New York State Route 19A

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NYS Route 19A marker

NYS Route 19A
Map of New York State Route 19A
Map of western New York with NY 19A highlighted in red
Route information
Auxiliary route of NY 19
Maintained by NYSDOT
Length: 19.06 mi[2] (30.67 km)
Existed: 1930[1] – present
Major junctions
South end: NY 19 in Hume
North end: NY 19 near Silver Springs
Location
Counties: Allegany, Wyoming
Highway system
NY 19 US 20

New York State Route 19A (NY 19A) is a north–south state highway in western New York in the United States. It is an alternate route of NY 19 between the town of Hume (at the hamlet of Fillmore) and the vicinity of the village of Silver Springs. NY 19A also serves the community of Portageville and the village of Castile. The portion of NY 19A south of Portageville closely follows the Genesee River. North of Portageville, the route parallels the Southern Tier Line. NY 19A was assigned as part of the 1930 renumbering of state highways in New York.

Route description[edit]

NY 19A begins at an intersection with NY 19 in the hamlet of Fillmore, a former village in the town of Hume. It initially heads north through the northern portion of the community. Outside of Fillmore, the route curves to the northeast and heads through open, cultivated fields as it parallels the Genesee River, located to the southeast of NY 19A. Near the AlleganyWyoming county line, NY 19A turns to follow a more northerly routing, matching a similar turn in the course of the nearby river.[3]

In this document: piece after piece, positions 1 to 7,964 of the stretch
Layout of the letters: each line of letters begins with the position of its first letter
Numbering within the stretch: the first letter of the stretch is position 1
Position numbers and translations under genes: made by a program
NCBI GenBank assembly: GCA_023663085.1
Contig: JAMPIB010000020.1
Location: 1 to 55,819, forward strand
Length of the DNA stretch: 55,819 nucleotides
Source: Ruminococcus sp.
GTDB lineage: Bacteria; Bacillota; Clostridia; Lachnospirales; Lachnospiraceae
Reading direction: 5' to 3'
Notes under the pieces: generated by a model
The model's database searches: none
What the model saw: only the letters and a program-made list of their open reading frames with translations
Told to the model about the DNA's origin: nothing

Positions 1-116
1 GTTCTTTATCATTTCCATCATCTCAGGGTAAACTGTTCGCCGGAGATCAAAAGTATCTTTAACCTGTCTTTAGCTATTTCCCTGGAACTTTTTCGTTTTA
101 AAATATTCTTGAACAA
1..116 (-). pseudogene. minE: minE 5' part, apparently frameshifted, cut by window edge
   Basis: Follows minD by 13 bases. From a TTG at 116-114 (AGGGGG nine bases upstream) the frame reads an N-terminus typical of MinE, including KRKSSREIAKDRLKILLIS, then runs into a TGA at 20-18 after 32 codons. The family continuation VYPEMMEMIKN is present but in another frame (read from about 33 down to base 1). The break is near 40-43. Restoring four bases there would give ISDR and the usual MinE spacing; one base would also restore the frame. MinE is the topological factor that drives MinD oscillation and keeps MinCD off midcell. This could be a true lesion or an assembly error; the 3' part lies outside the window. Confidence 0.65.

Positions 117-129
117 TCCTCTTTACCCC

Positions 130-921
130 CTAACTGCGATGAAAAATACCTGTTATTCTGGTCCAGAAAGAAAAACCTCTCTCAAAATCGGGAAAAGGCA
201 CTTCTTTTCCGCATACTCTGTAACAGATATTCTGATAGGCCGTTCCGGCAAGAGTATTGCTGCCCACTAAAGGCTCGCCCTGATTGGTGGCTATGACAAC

Now in the Wyoming County town of Genesee Falls, the landscape surrounding NY 19A becomes more forested as the highway approaches Letchworth State Park. NY 19A continues along the western bank of the Genesee River to the hamlet of Portageville, a riverside community located at the southern tip of the park. Here, NY 19A intersects NY 436 in the center of the community. NY 436 joins NY 19A here, and the two routes leave Portageville to the northwest. For the most part, NY 19A and NY 436 pass southwest of Letchworth State Park; however, they do connect to the park by way of a local park road just north of Portageville. In this area, the Genesee River turns northeast to flow through the park instead.[3]

The overlap between NY 19A and NY 436 comes to an end 2 miles (3.2 km) northwest of Portageville at a junction known as Bigelow Corners. NY 436 heads west into the town of Pike; however, NY 19A continues northward along the Southern Tier Line, a railroad line owned by the Norfolk Southern Railway, into the town of Castile. Here, the forests that had surrounded NY 19A begin to give way to open fields as the route heads away from Letchworth State Park. NY 19A meets NY 39 just southwest of the village of Castile, and the two routes overlap for a mere 0.2 miles (0.3 km) into the village limits. After crossing the village line, NY 19A leaves NY 39 and heads northwest into the town of Gainesville. The route turns back to the north just west of the town line and continues onward through fields and forests toward the village of Silver Springs.[3]